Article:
When combined with other improvement methods and when directed in a strategic way, I have seen Design Thinking help teams be more creative and sincere in the improvement ideas the create.
This past week I led a Design Sprint for an amazing organization that was trying to understand what created trusted, or caused the erosion of trust between a patient and the care team. As I reflect on the team’s hard work, I was able to make some interesting connections between design thinking, humility, and psychological safety. Below are my observations.
As a quick crash course, design thinking is a creative problem solving approach that encourages the use of deep dive interviewing (ethnographic research, if you like fancy terms) to understand the problem through the eyes of the customer. By re-framing the problem, the designers purposely place themselves in the shoes of the customers and employ empathy to create better and more human-centered products, services, and processes.
In most of the teams I lead, the designers have received a message that their emotions do not belong in the workplace and are not welcome. In most cases where emotions are taboo, it is because emotions are associated with weakness. These messages to leave your emotions at home often comes from multiple sources: from a peer, someone of authority, a parent, of even the institution that trained the person. I personally studied risk management as an undergraduate and finance during graduate school. Do you think that my curriculum included emotional intelligence? The answer is, no.
Regardless of where the message came from, it has caused many people to fall asleep to their emotions. Design thinking awakens people to their emotions, encouraging teams to bring forward their best selves and solutions using their head, their heart, and their gut.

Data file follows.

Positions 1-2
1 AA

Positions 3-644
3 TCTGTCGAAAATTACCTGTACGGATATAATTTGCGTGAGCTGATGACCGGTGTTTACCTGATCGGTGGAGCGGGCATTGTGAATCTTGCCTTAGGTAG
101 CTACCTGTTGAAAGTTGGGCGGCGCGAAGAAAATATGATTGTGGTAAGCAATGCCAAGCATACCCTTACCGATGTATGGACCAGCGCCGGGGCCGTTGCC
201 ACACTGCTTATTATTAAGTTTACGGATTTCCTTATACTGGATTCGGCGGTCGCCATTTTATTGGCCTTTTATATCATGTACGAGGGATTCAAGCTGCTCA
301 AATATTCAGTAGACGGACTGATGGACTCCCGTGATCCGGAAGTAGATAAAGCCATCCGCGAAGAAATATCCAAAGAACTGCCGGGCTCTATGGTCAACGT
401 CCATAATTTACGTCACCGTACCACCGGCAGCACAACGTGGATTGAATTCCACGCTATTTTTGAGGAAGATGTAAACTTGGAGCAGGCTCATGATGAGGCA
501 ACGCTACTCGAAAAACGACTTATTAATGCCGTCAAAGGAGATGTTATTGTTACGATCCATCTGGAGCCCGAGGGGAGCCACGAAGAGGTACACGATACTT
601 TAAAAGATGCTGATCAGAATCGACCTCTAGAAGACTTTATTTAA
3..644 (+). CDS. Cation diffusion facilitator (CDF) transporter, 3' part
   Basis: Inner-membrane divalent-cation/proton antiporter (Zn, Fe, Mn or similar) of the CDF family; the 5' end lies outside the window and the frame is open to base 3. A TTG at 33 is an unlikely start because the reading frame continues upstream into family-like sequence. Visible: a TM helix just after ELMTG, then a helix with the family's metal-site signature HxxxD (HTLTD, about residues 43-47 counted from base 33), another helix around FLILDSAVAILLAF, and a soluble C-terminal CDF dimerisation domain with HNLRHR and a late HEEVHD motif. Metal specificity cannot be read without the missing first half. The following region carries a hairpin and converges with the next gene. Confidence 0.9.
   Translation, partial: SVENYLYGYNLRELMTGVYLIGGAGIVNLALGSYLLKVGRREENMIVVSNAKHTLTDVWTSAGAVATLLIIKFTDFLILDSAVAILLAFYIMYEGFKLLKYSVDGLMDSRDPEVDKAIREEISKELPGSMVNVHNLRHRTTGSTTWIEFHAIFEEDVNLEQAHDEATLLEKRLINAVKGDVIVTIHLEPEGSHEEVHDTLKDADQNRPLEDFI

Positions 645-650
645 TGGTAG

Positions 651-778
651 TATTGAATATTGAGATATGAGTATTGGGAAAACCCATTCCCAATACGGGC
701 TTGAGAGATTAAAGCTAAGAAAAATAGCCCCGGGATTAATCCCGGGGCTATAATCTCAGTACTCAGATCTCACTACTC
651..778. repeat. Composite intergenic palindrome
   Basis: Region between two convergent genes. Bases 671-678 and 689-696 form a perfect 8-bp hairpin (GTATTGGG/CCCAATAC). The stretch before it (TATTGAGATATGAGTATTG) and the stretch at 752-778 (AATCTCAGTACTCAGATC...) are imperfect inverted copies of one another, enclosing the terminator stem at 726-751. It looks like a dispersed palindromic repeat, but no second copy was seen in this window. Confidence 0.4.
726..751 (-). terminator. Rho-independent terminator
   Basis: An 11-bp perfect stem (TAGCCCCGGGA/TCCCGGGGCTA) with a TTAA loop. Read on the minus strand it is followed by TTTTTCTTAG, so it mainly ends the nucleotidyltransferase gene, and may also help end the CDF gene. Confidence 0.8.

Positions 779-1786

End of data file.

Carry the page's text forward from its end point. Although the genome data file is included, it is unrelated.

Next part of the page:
Henry David Thoreau believed that there was no greater miracle than to look through someone else’s eyes, even for an instant. Empathy and understanding are core to design thinking. Once awake to their emotions, the designers are challenged to test their bias against reality, and to be open to the idea that there might be other viewpoints of the world. Across the design process, the designers are encouraged to take their glasses off (metaphor for how they view and experience the world) and look at the world through someone else’s lenses.
Once empathy exist, two things naturally happen (well… hopefully happen). The first, which I will talk about here, is that the designer is started down a path of self-discovery. The second, is that the customer is put at the center of the solution. This will be discussed in the next section.
During the design session, especially on day one, I see the designers go through an internal battle. Their world – the experiences they have had, the opinions they have formed, and the realities they have created for themselves are turned upside down. This is both eye-opening and exhausting. The designer is in a volatile state here. If I had to guess, the average bedtime on day one is probably 8:30 p.m.
As the session progresses, usually over the time span of a week, the energy in the room morphs. This journey from apprehension, to curiosity, to confidence often serves as the starting line of self-discovery for each of the individual designers.